Rest in Peace, Burt Reynolds


Earlier today, Burt Reynolds died of cardiac arrest at a Florida Hospital.  He was 82 years old.

How do you sum up a career as legendary as the career of Burt Reynolds?  It’s not easy.  Burt Reynolds always used to say that he couldn’t act but his fans knew better and the critics sometimes knew better too.  Burt Reynolds always said that most of his film were terrible but, for every Stick or Malone, there were movies like Sharky’s MachineThe Longest Yard, and White Lightning.  Burt always joked that he might never win an Oscar but he had plenty of People’s Choice Awards to make up for it.  Burt did deserve an Oscar nomination for Deliverance and he received one for Boogie Nights.  Reynolds lost to Robin Williams but it does no disservice to Williams’s performance in Good Will Hunting to say that the Oscar should have gone to Burt.

Despite having been born in Michigan, Burt Reynolds was often viewed as being the archetypical good ol’ boy.  He first found fame as a jock, playing football at Florida State University.  After injuries ended his college football career, Reynolds considered becoming a police officer but, at his father’s suggestion, instead transferred to Palm Beach Junior College.  That was where an English professor named Watson B. Duncan heard Reynolds reading Shakespeare in class and was so impressed that he pushed Reynolds into trying out for a play that he was producing.  Reynolds was cast in the lead role and soon had a new career.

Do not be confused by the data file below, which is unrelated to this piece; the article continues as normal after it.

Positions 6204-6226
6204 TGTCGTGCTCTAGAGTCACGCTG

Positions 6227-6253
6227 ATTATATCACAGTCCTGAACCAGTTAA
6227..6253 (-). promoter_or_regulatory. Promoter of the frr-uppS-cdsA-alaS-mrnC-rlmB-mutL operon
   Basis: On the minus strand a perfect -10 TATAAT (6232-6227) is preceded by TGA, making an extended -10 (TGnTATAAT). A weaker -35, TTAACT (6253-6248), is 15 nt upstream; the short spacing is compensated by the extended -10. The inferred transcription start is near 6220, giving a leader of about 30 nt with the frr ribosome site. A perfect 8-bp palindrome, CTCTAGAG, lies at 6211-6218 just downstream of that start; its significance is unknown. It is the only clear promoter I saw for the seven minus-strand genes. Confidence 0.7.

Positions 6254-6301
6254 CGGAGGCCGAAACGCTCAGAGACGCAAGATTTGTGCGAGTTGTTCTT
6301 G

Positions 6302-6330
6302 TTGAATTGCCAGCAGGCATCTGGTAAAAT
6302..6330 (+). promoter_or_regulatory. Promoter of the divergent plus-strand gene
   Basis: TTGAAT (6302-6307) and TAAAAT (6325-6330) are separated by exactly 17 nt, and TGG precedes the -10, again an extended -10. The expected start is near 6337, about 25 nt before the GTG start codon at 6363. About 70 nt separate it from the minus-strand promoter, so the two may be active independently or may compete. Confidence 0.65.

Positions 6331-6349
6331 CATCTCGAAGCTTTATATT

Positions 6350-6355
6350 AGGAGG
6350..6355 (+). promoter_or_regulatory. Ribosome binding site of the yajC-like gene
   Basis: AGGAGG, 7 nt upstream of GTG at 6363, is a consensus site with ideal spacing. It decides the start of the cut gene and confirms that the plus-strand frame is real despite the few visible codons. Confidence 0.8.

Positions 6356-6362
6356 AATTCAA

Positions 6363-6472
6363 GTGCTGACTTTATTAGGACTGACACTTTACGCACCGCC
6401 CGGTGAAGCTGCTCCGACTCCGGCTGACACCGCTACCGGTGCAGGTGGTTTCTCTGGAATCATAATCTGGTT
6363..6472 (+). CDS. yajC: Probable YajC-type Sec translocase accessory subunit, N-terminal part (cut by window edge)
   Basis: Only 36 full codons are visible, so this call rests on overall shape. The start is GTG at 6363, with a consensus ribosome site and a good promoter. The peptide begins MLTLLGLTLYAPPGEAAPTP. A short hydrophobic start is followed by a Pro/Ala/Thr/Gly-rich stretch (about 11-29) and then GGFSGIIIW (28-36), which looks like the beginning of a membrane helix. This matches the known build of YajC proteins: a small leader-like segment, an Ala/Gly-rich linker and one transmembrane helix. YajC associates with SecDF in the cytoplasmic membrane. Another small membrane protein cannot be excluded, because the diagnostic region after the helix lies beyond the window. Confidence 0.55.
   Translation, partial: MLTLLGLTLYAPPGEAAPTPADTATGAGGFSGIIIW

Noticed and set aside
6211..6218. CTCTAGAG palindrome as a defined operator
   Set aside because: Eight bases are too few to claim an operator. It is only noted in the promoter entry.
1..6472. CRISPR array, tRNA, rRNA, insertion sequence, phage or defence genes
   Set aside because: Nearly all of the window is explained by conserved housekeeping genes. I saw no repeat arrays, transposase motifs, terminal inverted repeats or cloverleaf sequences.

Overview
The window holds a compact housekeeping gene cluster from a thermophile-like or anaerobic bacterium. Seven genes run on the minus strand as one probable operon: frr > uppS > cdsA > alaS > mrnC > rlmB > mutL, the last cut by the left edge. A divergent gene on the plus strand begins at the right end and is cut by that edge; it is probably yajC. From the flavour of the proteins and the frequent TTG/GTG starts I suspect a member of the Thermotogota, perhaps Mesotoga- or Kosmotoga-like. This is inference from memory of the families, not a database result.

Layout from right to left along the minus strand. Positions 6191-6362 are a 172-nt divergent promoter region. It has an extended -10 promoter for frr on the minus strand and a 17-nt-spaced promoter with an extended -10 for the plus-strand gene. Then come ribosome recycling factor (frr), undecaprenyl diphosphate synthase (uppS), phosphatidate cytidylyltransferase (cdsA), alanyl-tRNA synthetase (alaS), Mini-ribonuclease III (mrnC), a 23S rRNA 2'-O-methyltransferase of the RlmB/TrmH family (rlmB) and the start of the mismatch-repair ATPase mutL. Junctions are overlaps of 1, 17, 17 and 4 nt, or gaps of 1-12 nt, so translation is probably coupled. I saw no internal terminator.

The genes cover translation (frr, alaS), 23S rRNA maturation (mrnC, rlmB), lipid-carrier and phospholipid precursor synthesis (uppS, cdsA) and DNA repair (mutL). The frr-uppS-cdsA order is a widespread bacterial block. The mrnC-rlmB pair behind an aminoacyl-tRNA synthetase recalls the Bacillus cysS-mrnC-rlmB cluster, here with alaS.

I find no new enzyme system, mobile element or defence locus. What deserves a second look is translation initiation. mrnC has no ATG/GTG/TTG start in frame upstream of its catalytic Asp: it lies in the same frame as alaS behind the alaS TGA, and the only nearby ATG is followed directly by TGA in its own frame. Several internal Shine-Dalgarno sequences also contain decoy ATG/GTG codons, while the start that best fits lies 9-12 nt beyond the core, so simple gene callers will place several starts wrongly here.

As Reynolds would often recount, he didn’t become a star overnight.  He did a few plays in New York and he worked odd jobs.  He auditioned for a film called Sayonara and impressed director Joshua Logan.  Logan said he couldn’t cast him because he looked too much like the film’s star, Marlon Brando, but he still encouraged Reynolds to move out to Hollywood.  Still not feeling confident enough to attempt the transition into movies, Reynolds remained in New York and became a mainstay in TV westerns, including Gunsmoke, where he played Quint Asper.  He also appeared in an episode of The Twilight Zone, playing a pompous method actor who was clearly modeled on Marlon Brando.

Like his good friend Clint Eastwood, Burt used his television fame to secure low-budget film work in Europe.  He even starred in a Spaghetti western, playing the lead role in Navajo Joe.  Reynolds appeared in several forgettable B-movies before his performance in the Oscar-nominated Deliverance made him a star.  His performance as Lewis Medlock dominated the film.  When Lewis suffered a compound fracture while trying to navigate a raging river, audiences knew that if the river could take down Burt Reynolds, it could take down anyone.  Around the same time, Burt would earn lasting fame (or perhaps infamy) by appearing as the centerfold in an issue of Cosmopolitan.  Reynolds would later describe that as being his biggest mistake, saying that it made him a star but it also prevented him from being nominated for an Oscar but it also kept people from taking him seriously as an actor.